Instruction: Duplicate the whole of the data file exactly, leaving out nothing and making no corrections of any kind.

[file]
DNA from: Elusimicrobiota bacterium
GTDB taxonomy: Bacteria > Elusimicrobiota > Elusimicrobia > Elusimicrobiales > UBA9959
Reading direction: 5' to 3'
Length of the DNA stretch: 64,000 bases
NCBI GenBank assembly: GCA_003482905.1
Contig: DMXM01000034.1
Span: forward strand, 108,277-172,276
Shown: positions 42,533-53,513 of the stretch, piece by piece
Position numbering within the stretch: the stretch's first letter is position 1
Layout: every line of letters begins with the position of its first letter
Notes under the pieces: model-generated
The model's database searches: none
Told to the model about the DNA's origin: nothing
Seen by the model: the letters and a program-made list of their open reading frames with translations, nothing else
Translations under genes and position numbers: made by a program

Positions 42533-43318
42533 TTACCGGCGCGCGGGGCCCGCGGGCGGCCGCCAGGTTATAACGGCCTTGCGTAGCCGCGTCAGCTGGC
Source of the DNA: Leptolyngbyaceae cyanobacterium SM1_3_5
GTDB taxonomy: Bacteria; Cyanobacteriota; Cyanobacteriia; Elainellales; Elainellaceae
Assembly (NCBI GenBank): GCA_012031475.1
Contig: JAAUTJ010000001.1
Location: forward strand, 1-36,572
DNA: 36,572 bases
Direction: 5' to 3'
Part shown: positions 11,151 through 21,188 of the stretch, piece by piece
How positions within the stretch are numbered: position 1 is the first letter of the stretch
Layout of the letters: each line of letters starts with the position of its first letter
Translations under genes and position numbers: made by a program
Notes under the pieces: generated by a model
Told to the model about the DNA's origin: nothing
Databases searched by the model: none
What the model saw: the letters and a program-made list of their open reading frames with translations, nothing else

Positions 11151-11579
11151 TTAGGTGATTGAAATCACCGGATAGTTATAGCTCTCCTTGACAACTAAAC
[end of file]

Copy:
DNA from: Elusimicrobiota bacterium
GTDB taxonomy: Bacteria > Elusimicrobiota > Elusimicrobia > Elusimicrobiales > UBA9959
Reading direction: 5' to 3'
Length of the DNA stretch: 64,000 bases
NCBI GenBank assembly: GCA_003482905.1
Contig: DMXM01000034.1
Span: forward strand, 108,277-172,276
Shown: positions 42,533-53,513 of the stretch, piece by piece
Position numbering within the stretch: the stretch's first letter is position 1
Layout: every line of letters begins with the position of its first letter
Notes under the pieces: model-generated
The model's database searches: none
Told to the model about the DNA's origin: nothing
Seen by the model: the letters and a program-made list of their open reading frames with translations, nothing else
Translations under genes and position numbers: made by a program

Positions 42533-43318
42533 TTACCGGCGCGCGGGGCCCGCGGGCGGCCGCCAGGTTATAACGGCCTTGCGTAGCCGCGTCAGCTGGC
Source of the DNA: Leptolyngbyaceae cyanobacterium SM1_3_5
GTDB taxonomy: Bacteria; Cyanobacteriota; Cyanobacteriia; Elainellales; Elainellaceae
Assembly (NCBI GenBank): GCA_012031475.1
Contig: JAAUTJ010000001.1
Location: forward strand, 1-36,572
DNA: 36,572 bases
Direction: 5' to 3'
Part shown: positions 11,151 through 21,188 of the stretch, piece by piece
How positions within the stretch are numbered: position 1 is the first letter of the stretch
Layout of the letters: each line of letters starts with the position of its first letter
Translations under genes and position numbers: made by a program
Notes under the pieces: generated by a model
Told to the model about the DNA's origin: nothing
Databases searched by the model: none
What the model saw: the letters and a program-made list of their open reading frames with translations, nothing else

Positions 11151-11579
11151 TTAGGTGATTGAAATCACCGGATAGTTATAGCTCTCCTTGACAACTAAAC